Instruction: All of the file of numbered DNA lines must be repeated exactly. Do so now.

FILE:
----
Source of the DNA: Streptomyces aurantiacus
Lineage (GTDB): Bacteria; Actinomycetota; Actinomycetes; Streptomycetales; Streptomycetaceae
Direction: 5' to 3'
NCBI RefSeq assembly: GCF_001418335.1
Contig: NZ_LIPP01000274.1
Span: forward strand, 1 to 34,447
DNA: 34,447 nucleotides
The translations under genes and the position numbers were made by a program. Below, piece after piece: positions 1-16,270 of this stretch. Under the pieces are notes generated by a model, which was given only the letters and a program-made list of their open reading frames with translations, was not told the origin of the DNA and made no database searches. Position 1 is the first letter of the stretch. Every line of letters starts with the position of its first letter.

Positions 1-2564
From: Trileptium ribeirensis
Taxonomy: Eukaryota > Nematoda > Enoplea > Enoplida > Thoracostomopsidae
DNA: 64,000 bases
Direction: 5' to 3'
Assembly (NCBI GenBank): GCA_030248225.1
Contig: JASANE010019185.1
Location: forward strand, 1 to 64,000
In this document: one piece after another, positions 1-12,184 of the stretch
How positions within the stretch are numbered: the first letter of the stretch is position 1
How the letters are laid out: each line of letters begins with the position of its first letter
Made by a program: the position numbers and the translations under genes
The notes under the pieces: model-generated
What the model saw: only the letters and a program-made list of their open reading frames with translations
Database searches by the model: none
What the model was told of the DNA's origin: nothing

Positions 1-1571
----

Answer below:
Source of the DNA: Streptomyces aurantiacus
Lineage (GTDB): Bacteria; Actinomycetota; Actinomycetes; Streptomycetales; Streptomycetaceae
Direction: 5' to 3'
NCBI RefSeq assembly: GCF_001418335.1
Contig: NZ_LIPP01000274.1
Span: forward strand, 1 to 34,447
DNA: 34,447 nucleotides
The translations under genes and the position numbers were made by a program. Below, piece after piece: positions 1-16,270 of this stretch. Under the pieces are notes generated by a model, which was given only the letters and a program-made list of their open reading frames with translations, was not told the origin of the DNA and made no database searches. Position 1 is the first letter of the stretch. Every line of letters starts with the position of its first letter.

Positions 1-2564
From: Trileptium ribeirensis
Taxonomy: Eukaryota > Nematoda > Enoplea > Enoplida > Thoracostomopsidae
DNA: 64,000 bases
Direction: 5' to 3'
Assembly (NCBI GenBank): GCA_030248225.1
Contig: JASANE010019185.1
Location: forward strand, 1 to 64,000
In this document: one piece after another, positions 1-12,184 of the stretch
How positions within the stretch are numbered: the first letter of the stretch is position 1
How the letters are laid out: each line of letters begins with the position of its first letter
Made by a program: the position numbers and the translations under genes
The notes under the pieces: model-generated
What the model saw: only the letters and a program-made list of their open reading frames with translations
Database searches by the model: none
What the model was told of the DNA's origin: nothing

Positions 1-1571